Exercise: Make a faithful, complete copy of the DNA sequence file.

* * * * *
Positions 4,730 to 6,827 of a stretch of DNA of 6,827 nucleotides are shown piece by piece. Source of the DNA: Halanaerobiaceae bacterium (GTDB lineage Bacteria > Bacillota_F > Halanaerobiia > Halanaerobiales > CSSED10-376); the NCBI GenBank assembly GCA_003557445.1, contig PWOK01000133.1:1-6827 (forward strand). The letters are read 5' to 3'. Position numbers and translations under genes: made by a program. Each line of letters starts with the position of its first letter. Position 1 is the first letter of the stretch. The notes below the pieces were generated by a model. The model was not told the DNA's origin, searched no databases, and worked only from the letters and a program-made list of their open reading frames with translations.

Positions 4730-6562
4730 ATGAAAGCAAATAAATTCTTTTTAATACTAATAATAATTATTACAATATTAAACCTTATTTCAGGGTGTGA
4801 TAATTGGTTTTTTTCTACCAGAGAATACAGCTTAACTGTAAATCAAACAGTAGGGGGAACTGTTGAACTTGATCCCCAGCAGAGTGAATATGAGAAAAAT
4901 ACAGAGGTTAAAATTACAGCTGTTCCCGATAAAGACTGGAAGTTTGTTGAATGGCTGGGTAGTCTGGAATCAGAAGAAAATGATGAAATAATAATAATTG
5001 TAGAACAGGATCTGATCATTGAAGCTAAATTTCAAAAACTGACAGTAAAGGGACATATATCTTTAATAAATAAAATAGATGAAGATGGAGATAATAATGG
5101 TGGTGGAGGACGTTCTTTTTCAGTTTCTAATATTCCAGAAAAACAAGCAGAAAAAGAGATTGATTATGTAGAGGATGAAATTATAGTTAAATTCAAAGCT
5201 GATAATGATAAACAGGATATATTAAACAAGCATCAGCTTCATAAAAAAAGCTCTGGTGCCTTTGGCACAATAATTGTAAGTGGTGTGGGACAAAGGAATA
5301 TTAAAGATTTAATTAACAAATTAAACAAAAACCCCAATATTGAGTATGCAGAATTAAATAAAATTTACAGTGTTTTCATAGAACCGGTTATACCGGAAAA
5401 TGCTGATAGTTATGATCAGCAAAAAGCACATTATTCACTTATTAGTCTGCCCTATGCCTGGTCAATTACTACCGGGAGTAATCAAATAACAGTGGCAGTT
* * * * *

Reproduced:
Positions 4,730 to 6,827 of a stretch of DNA of 6,827 nucleotides are shown piece by piece. Source of the DNA: Halanaerobiaceae bacterium (GTDB lineage Bacteria > Bacillota_F > Halanaerobiia > Halanaerobiales > CSSED10-376); the NCBI GenBank assembly GCA_003557445.1, contig PWOK01000133.1:1-6827 (forward strand). The letters are read 5' to 3'. Position numbers and translations under genes: made by a program. Each line of letters starts with the position of its first letter. Position 1 is the first letter of the stretch. The notes below the pieces were generated by a model. The model was not told the DNA's origin, searched no databases, and worked only from the letters and a program-made list of their open reading frames with translations.

Positions 4730-6562
4730 ATGAAAGCAAATAAATTCTTTTTAATACTAATAATAATTATTACAATATTAAACCTTATTTCAGGGTGTGA
4801 TAATTGGTTTTTTTCTACCAGAGAATACAGCTTAACTGTAAATCAAACAGTAGGGGGAACTGTTGAACTTGATCCCCAGCAGAGTGAATATGAGAAAAAT
4901 ACAGAGGTTAAAATTACAGCTGTTCCCGATAAAGACTGGAAGTTTGTTGAATGGCTGGGTAGTCTGGAATCAGAAGAAAATGATGAAATAATAATAATTG
5001 TAGAACAGGATCTGATCATTGAAGCTAAATTTCAAAAACTGACAGTAAAGGGACATATATCTTTAATAAATAAAATAGATGAAGATGGAGATAATAATGG
5101 TGGTGGAGGACGTTCTTTTTCAGTTTCTAATATTCCAGAAAAACAAGCAGAAAAAGAGATTGATTATGTAGAGGATGAAATTATAGTTAAATTCAAAGCT
5201 GATAATGATAAACAGGATATATTAAACAAGCATCAGCTTCATAAAAAAAGCTCTGGTGCCTTTGGCACAATAATTGTAAGTGGTGTGGGACAAAGGAATA
5301 TTAAAGATTTAATTAACAAATTAAACAAAAACCCCAATATTGAGTATGCAGAATTAAATAAAATTTACAGTGTTTTCATAGAACCGGTTATACCGGAAAA
5401 TGCTGATAGTTATGATCAGCAAAAAGCACATTATTCACTTATTAGTCTGCCCTATGCCTGGTCAATTACTACCGGGAGTAATCAAATAACAGTGGCAGTT